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Diagnosis and clinical manifestations of essential thrombocythemia

Author
Ayalew Tefferi, MD
Section Editor
Stanley L Schrier, MD
Deputy Editor
Alan G Rosmarin, MD

INTRODUCTION

Essential thrombocythemia (ET) is one of the chronic myeloproliferative neoplasms (MPNs), which are collectively characterized by clonal proliferation of myeloid cells with variable morphologic maturity and hematopoietic efficiency. ET has also been called essential thrombocytosis and primary thrombocytosis. It is characterized by excessive, clonal platelet production with a tendency for thrombosis and hemorrhage. (See "Overview of the myeloproliferative neoplasms".)

The clinical manifestations and diagnosis of ET will be reviewed here. The prognosis and treatment of this disorder are presented separately as is the general approach to the patient with an elevated platelet count. (See "Approach to the patient with thrombocytosis" and "Prognosis and treatment of essential thrombocythemia" and "Overview of the myeloproliferative neoplasms".)

PATHOGENESIS

The pathogenesis of ET is not completely understood. ET is a clonal stem cell disorder and the increased platelet counts are a result of excessive platelet production and not prolonged platelet survival in the peripheral blood.  

Approximately 90 percent of cases have a somatically acquired driver mutation in JAK2, CALR, or MPL. These mutations result in the upregulation of JAK-STAT target genes, demonstrating the central importance of this pathway in the pathogenesis of ET. Ongoing investigations are aimed at determining the significance of these and other mutations in the genesis of ET and the other myeloproliferative neoplasms as well as their relative roles in determining disease phenotype, leukemic transformation, and the level of involvement of stem cells in these disorders. This is described in more detail separately. (See 'Genetic features' below and "Overview of the myeloproliferative neoplasms", section on 'Mutations in PV, ET, and PMF'.)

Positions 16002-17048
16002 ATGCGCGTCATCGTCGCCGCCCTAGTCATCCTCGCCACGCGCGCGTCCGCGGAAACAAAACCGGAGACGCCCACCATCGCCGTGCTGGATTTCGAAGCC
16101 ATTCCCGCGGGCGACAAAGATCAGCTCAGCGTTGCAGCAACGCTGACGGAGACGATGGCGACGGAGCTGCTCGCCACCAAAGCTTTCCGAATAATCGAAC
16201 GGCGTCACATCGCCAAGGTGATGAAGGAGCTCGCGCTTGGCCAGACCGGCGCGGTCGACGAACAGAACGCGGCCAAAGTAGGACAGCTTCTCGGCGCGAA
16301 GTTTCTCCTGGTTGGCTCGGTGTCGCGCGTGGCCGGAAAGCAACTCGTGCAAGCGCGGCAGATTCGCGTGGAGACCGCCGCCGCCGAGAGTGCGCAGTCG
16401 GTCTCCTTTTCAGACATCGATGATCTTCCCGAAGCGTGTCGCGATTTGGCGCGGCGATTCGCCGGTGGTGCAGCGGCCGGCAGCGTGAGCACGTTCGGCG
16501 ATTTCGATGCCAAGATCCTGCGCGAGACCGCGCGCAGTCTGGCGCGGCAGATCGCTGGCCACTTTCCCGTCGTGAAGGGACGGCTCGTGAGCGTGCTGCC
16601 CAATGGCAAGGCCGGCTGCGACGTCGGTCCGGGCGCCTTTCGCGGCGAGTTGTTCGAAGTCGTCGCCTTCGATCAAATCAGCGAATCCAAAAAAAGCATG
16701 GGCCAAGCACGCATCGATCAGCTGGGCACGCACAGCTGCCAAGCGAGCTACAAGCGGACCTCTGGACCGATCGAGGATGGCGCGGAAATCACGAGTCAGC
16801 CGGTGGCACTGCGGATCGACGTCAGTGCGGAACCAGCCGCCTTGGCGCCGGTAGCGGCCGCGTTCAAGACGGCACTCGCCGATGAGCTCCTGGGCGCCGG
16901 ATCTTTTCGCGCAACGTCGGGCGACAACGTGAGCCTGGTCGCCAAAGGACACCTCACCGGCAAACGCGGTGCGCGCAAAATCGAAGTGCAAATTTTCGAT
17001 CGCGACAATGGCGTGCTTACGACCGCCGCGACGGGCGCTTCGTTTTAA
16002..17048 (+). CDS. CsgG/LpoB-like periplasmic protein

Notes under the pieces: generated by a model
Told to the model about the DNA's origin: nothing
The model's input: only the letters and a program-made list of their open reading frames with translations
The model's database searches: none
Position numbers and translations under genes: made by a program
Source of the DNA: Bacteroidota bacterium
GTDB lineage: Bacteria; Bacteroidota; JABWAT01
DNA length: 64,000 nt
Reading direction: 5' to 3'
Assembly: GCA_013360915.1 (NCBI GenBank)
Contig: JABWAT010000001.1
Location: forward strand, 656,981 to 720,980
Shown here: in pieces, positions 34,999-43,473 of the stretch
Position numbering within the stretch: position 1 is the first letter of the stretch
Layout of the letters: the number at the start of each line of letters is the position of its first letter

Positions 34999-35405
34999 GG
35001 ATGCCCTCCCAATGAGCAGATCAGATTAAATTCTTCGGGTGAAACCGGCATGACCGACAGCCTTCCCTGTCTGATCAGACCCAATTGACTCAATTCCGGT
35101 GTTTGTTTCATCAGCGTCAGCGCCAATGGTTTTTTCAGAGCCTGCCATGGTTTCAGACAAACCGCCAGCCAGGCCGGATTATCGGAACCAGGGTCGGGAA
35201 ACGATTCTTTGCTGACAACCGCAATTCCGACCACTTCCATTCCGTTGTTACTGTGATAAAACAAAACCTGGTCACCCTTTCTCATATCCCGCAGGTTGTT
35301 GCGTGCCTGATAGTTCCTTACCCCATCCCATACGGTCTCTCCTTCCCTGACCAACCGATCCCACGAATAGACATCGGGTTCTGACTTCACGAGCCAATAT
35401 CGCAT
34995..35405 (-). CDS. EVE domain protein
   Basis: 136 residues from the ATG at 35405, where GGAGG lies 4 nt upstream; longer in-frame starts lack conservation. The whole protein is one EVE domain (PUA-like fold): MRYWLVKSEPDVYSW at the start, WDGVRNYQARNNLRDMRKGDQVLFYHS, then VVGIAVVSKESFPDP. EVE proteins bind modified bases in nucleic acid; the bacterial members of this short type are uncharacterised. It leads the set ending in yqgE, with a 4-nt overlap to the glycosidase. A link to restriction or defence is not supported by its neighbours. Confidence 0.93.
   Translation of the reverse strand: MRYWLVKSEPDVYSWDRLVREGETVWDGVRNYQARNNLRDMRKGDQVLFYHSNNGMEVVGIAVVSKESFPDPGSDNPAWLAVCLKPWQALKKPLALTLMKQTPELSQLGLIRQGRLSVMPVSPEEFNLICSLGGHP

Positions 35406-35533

While most cases of ET appear to be sporadic, families with an increased incidence of ET have been described [1,2]. Familial cases are thought to be due to a genetic predisposition to acquire somatic mutations rather than to direct inheritance of germline mutations.  

                        

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Literature review current through: Nov 2016. | This topic last updated: Fri Nov 11 00:00:00 GMT 2016.
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